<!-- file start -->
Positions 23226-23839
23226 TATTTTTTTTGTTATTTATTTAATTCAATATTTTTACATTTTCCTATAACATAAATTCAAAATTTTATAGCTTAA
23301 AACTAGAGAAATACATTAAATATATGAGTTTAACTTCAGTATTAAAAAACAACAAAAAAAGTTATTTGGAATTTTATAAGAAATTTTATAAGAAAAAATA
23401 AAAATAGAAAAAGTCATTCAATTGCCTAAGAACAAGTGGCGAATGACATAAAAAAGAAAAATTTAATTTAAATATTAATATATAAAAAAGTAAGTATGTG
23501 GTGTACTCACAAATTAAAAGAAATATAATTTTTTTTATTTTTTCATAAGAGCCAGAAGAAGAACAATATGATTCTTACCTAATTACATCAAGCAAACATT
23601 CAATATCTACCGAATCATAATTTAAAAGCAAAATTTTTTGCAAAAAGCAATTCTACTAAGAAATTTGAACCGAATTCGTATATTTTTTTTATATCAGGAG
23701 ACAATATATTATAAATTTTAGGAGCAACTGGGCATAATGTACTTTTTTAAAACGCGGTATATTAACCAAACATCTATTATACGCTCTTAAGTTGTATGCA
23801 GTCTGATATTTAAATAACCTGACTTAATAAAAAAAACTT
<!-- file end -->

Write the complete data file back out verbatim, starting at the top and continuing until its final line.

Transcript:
Positions 23226-23839
23226 TATTTTTTTTGTTATTTATTTAATTCAATATTTTTACATTTTCCTATAACATAAATTCAAAATTTTATAGCTTAA
23301 AACTAGAGAAATACATTAAATATATGAGTTTAACTTCAGTATTAAAAAACAACAAAAAAAGTTATTTGGAATTTTATAAGAAATTTTATAAGAAAAAATA
23401 AAAATAGAAAAAGTCATTCAATTGCCTAAGAACAAGTGGCGAATGACATAAAAAAGAAAAATTTAATTTAAATATTAATATATAAAAAAGTAAGTATGTG
23501 GTGTACTCACAAATTAAAAGAAATATAATTTTTTTTATTTTTTCATAAGAGCCAGAAGAAGAACAATATGATTCTTACCTAATTACATCAAGCAAACATT
23601 CAATATCTACCGAATCATAATTTAAAAGCAAAATTTTTTGCAAAAAGCAATTCTACTAAGAAATTTGAACCGAATTCGTATATTTTTTTTATATCAGGAG
23701 ACAATATATTATAAATTTTAGGAGCAACTGGGCATAATGTACTTTTTTAAAACGCGGTATATTAACCAAACATCTATTATACGCTCTTAAGTTGTATGCA
23801 GTCTGATATTTAAATAACCTGACTTAATAAAAAAAACTT